The results showed that 51% of passengers surveyed - a 12% increase on 2015 - would prefer to use their own devices on-board to access entertainment options. With availability of Wi-Fi connectivity continuing to have a direct impact on the overall air travel experience, adopting the latest on-board Wi-Fi technology remains an effective way for airlines to distinguish their brand.

Qantas currently offers its ‘Q Streaming’ product and has announced plans to introduce Wi-Fi onboard all its aircraft from 2017 with in flight trials having already commenced on domestic 737 aircraft in 2016. Similarly Virgin Australia currently offers a Wireless In-flight Entertainment system on selected 737-800 and Embraer aircraft and, like Qantas, has announced plans to roll out Wi-Fi across its domestic and international fleet from 2017. Air New Zealand are following suit having announced in October 2016 plans to introduce wireless technology across its domestic, trans-Tasman and international services also in 2017.

Identifying the importance of new technology in meeting passenger expectation, both at the airport and onboard, Nick Careen, IATA’s Senior Vice President for Airport, Passenger, Cargo and Security states:

“Passengers want convenience and quick results with their bookings and check-in, a seamless and secure airport experience, and unique tailored experiences throughout their journey.”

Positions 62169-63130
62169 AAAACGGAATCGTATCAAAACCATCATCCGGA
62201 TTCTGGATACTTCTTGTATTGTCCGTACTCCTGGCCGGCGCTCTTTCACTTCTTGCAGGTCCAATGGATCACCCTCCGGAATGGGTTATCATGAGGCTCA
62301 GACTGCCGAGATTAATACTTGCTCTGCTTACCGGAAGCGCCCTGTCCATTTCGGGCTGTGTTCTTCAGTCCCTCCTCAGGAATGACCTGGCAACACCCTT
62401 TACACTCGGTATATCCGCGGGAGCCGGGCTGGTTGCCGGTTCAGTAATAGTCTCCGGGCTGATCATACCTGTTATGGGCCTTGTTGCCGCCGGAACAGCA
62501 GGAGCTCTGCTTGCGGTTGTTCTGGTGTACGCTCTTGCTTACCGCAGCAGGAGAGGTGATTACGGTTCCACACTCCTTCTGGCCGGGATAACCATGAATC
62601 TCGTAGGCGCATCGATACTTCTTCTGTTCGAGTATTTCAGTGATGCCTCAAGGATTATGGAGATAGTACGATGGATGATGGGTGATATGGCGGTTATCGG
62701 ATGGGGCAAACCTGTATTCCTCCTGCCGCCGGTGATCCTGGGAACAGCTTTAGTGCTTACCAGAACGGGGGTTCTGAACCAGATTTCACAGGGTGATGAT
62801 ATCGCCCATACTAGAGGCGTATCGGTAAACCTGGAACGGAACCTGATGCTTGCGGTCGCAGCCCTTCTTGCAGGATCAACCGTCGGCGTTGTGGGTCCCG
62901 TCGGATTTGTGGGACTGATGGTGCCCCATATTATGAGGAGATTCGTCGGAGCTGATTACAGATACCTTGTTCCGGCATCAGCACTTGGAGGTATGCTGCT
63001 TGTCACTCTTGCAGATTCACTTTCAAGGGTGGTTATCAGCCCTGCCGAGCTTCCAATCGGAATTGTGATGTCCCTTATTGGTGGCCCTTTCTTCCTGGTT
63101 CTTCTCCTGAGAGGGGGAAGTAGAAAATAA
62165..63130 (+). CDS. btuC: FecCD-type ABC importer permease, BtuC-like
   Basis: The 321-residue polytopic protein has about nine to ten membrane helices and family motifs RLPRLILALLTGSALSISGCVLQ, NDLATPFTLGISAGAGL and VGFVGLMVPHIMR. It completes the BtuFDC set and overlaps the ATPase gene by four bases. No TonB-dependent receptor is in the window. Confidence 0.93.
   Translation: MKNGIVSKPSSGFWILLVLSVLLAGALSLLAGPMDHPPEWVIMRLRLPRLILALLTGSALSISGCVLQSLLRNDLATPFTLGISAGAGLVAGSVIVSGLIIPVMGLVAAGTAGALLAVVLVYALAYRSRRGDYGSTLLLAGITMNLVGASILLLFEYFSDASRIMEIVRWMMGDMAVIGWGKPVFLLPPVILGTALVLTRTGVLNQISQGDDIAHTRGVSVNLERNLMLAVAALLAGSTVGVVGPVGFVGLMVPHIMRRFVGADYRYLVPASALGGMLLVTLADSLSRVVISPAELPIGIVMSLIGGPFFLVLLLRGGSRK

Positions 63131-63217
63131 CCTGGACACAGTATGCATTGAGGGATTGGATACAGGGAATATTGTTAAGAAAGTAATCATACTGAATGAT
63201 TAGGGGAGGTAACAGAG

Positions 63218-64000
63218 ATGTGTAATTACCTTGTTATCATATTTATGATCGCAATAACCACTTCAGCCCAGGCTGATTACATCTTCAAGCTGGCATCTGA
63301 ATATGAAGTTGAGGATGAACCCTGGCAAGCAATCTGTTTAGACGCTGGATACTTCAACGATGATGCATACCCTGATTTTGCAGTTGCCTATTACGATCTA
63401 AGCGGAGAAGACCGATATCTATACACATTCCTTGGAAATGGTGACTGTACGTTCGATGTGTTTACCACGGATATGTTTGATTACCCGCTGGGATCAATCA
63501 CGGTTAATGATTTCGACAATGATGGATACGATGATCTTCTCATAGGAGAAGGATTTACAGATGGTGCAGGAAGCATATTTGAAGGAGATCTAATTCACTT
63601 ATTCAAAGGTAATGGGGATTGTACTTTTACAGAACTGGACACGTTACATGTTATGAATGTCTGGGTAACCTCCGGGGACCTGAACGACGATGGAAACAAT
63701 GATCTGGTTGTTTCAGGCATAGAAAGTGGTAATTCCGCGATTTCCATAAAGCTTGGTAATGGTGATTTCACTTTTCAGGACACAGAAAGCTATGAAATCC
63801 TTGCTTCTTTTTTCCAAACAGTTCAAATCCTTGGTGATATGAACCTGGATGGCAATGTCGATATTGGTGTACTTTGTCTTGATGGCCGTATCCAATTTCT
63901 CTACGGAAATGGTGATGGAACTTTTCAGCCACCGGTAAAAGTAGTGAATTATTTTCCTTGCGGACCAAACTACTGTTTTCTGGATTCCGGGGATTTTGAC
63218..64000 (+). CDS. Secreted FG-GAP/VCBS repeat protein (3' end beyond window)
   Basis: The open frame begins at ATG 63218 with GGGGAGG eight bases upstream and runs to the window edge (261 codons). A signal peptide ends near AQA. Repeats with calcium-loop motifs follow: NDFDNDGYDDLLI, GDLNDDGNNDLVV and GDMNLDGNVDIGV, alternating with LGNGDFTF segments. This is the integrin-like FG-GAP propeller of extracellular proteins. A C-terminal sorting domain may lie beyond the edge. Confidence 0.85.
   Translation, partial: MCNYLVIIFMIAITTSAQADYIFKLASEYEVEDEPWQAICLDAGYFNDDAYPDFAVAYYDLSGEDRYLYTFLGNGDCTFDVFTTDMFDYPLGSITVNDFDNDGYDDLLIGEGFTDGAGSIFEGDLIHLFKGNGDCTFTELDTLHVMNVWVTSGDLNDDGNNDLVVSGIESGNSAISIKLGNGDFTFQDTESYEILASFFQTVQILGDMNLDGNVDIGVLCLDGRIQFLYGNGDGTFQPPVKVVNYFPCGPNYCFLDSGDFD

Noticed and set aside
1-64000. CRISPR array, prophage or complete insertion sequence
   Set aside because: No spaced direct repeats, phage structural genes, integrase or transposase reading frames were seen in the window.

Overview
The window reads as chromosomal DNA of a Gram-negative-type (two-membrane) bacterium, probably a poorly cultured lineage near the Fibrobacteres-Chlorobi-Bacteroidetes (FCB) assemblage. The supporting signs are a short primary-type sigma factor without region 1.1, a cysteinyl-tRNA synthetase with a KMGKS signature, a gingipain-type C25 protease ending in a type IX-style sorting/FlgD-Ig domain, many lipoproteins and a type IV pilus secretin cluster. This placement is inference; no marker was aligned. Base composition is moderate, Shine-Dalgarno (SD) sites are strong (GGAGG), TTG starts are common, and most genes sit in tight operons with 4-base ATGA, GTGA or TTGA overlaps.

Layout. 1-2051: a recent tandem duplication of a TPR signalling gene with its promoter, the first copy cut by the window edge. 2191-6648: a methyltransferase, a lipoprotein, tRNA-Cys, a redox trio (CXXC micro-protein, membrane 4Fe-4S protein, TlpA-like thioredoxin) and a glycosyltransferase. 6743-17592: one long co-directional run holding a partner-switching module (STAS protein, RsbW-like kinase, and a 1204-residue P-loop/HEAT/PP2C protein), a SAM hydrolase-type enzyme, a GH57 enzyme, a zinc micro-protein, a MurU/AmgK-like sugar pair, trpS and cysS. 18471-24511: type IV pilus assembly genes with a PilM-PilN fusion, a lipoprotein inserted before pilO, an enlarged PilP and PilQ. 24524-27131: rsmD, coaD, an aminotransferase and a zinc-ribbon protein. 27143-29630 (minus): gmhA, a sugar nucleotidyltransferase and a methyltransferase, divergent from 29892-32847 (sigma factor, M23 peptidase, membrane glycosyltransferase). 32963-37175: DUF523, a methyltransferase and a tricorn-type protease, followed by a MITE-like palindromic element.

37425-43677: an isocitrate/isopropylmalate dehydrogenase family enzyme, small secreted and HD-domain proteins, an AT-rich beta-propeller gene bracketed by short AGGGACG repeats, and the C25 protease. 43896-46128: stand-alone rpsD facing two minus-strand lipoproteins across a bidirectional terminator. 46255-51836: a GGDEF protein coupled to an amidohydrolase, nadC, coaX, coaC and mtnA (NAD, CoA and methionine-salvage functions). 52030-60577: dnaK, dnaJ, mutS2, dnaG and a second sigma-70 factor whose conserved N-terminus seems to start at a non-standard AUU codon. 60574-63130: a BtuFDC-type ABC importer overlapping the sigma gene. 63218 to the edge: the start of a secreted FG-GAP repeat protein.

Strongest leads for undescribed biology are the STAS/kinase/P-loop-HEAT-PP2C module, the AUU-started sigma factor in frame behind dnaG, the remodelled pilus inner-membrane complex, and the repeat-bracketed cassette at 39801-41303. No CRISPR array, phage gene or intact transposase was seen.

“They are ready to embrace the benefits of new technology when it comes to enhancing their travel experience. Airlines and airports that recognize this and provide passengers with easy-to-use mobile services, self-service options, and one-stop security checks will improve the travel experience and passenger satisfaction.”

So, with technology advancements developing faster than ever, and passenger expectations growing as a result, the airline industry is spending more and more on ensuring it remains up to date and competitive in this area. But achieving greater efficiency and connectivity ultimately needs to be balanced against the airlines’ concurrent obligation to maintain safety and security for their passengers. Achieving this, whilst adopting a more and more ‘hands off’ approach by giving passengers more autonomy, particularly at the airport, is a challenge the airlines will need to meet.